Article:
Next Cohort of Dietrich Scholars Begin Studies
By Stacy Kish
Carnegie Mellon University welcomes the second cohort of Dietrich College Scholars, who represent an exemplary group of doctoral students pursuing their degrees in the humanities and social sciences.
“The program raises the visibility of our scholars and allows them to share, learn and potentially collaborate on future research,” said Ayana Ledford, associate dean of Diversity, Equity, and Inclusion at the Dietrich College of Humanities and Social Sciences.
The scholars represent seven Dietrich College departments that offer Ph.D. programs. The fellowship provides a pathway to success through financial support, opportunities to expand networks and professional development.
“The biggest impact of the program is helping the Dietrich College Scholars build community across departments, which is important because their departmental cohorts are so small,” said Sharon Carver, associate dean for Educational Affairs. “The actual how [this happens] is very informal, with connections happening over shared meals, one-on-one chats, over tea, etc.”
The inaugural cohort of scholars have helped the college identify barriers to success that may be impacting all doctoral students. The college has begun to resolve these issues at a college level. For example, the first cohort of scholars noted the lack of peer mentors within their departments. To address this need, the program plans to link the incoming scholars with scholars from the inaugural cohort to improve their connection with their peers. According to Carver, the program is also raising awareness of campus resources that are available for personal and professional growth and connecting scholars with resources unique to their needs.
Join Dietrich College in welcoming the second cohort of Dietrich College Scholars.
Luz Stephanie Andrino will begin a doctoral program in systems neuroscience. While she will be conducting rotations in different labs during her studies, she will begin her work in Michele Insanally’s lab, where she will be working with novel neurotechnologies, specifically looking at cochlear implant interfaces. Andrino completed her bachelor’s degree in psychology at California State University, Northridge. After receiving her undergraduate degree, Andrino participated in the National Institutes of Health Postbaccalaureate Research Education Program at Purdue University on translational biomedical sciences.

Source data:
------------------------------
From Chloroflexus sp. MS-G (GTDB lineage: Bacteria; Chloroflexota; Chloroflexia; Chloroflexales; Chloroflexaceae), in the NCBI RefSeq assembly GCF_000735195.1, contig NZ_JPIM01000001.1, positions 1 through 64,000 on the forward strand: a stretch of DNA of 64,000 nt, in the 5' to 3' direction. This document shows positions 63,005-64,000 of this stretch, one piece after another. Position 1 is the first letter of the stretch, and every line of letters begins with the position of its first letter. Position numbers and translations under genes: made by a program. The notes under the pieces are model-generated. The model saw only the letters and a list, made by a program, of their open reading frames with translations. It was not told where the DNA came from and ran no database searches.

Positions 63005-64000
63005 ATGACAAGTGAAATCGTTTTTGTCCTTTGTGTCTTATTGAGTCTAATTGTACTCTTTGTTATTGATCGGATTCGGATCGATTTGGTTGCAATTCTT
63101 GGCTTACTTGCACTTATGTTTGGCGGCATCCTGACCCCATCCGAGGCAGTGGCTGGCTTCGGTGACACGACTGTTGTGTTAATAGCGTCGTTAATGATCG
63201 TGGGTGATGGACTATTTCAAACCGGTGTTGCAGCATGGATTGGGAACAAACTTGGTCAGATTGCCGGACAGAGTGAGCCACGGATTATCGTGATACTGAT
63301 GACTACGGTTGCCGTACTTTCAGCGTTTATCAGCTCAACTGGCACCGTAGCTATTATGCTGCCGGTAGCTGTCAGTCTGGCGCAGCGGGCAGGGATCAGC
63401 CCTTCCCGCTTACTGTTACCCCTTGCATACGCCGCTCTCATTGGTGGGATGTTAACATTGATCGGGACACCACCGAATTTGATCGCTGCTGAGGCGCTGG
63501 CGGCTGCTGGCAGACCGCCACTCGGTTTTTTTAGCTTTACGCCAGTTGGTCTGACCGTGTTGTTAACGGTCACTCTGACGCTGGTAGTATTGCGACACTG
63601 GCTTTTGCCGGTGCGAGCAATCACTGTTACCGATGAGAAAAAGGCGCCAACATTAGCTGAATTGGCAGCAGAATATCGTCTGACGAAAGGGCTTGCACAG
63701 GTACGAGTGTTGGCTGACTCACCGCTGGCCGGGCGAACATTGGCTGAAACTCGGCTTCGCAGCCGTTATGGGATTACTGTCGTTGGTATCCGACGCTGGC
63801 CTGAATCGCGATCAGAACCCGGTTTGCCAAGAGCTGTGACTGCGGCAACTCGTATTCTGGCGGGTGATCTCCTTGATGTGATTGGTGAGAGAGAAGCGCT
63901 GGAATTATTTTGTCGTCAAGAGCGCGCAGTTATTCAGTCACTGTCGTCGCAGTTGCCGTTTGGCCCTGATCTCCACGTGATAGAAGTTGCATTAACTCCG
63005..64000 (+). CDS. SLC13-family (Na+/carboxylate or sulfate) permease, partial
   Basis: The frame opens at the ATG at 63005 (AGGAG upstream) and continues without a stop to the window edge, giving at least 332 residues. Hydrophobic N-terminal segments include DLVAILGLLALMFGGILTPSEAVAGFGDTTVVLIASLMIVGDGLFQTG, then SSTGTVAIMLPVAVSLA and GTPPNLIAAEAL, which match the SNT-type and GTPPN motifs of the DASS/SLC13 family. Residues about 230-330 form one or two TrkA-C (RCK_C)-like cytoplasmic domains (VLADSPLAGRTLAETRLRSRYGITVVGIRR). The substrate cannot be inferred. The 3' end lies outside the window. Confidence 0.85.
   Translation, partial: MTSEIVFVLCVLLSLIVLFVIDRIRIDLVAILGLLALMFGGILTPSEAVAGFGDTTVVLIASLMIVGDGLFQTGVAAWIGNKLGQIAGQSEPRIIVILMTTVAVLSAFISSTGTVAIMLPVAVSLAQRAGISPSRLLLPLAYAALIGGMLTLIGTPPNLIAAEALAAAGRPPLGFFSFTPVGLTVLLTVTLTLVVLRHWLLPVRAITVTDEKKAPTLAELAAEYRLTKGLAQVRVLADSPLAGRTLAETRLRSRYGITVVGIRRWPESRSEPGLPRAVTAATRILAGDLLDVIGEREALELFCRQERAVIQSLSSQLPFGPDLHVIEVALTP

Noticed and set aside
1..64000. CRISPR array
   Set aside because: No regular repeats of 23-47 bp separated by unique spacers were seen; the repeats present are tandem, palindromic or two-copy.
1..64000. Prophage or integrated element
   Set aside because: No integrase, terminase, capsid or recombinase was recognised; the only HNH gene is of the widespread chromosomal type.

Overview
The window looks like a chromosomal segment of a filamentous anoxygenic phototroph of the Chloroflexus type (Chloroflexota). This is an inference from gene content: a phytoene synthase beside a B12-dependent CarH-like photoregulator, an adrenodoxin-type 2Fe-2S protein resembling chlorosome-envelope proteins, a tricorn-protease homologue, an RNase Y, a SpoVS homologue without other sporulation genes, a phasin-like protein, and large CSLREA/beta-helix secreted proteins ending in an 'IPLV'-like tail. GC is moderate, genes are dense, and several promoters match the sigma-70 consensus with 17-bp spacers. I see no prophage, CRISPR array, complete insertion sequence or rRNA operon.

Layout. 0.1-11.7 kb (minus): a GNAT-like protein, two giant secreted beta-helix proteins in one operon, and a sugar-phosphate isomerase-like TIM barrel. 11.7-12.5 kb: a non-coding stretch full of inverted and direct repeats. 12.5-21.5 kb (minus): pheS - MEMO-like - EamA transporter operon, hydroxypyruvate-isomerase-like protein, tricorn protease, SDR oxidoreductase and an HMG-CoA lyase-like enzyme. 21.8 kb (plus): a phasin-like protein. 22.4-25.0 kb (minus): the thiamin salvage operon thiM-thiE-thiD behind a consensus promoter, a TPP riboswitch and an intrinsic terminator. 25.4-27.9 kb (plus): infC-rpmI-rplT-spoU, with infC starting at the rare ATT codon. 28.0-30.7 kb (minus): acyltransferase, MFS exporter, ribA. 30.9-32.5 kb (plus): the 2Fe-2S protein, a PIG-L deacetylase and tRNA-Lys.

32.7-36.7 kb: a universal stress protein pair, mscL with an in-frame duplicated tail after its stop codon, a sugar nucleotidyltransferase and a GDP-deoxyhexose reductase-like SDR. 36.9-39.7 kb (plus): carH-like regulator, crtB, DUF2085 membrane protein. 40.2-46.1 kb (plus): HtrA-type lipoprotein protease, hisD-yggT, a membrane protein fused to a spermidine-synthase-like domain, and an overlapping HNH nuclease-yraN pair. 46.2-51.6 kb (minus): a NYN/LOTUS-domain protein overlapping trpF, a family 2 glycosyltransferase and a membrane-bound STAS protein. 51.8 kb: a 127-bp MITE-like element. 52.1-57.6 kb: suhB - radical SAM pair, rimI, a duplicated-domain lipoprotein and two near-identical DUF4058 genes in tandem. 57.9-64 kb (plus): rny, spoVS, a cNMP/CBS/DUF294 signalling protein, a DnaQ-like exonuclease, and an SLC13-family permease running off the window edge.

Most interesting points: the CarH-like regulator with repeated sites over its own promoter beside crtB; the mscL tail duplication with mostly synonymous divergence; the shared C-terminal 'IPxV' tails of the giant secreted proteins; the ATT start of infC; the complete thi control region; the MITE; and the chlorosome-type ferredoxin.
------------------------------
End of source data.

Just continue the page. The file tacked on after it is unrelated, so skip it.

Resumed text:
“I am most looking forward to having an interdisciplinary community amongst peers and faculty,” said Andrino. “I crossed various disciplines in my undergraduate career as a research assistant, and I benefited greatly from doing so. I'm excited to be a part of this unique cohort.”
Jose Arellano will begin the doctoral program in the Department of Social and Decision Sciences. He will be primarily working with Gretchen Chapman, department head and professor of Social and Decision Sciences, and Silvia Saccardo, assistant professor in the department. Arellano aims to conduct field research that explores how organizations and individuals can harness behavioral insights to improve human welfare, with a focus on health behaviors and discrimination. He completed a bachelor’s degree in psychology from Pontificia Universidad Católica del Perú and a master’s degree in behavioural & economic science from the University of Warwick, United Kingdom.
“I mostly look forward to learning from [the other fellow’s] unique backgrounds and research interests, and hopefully build great social and academic connections that will last,” said Arellano.
Caitlan A. Fealing will begin her doctoral program working with Russell Golman, associate professor in the Department of Social and Decision Sciences. Her studies will focus on applying game theory to political science. Fealing graduated with a bachelor’s degree in mathematics, economics and psychology from Williams College in 2019. She completed a data science fellowship with the Institute for Defense Analyses in 2022.
“As a Dietrich College Scholar, I am most looking forward to the opportunity to complete novel research with professors and to interact with peers in the field,” said Fealing.
Qidu Fu will begin his studies in second language acquisition in the Department of Modern Languages. He plans to investigate Chinese linguistics, sociolinguistics and language acquisition. Fu completed a bachelor’s degree in English in the applied linguistics track in 2020 and a master’s degree in Asian Languages and Civilizations on the Chinese-applied linguistics track in 2022 from Arizona State University.
“I am looking forward to studying and connecting with cohorts across the college and learning from them,” said Fu. “I am looking forward to making a positive influence on the program as well.”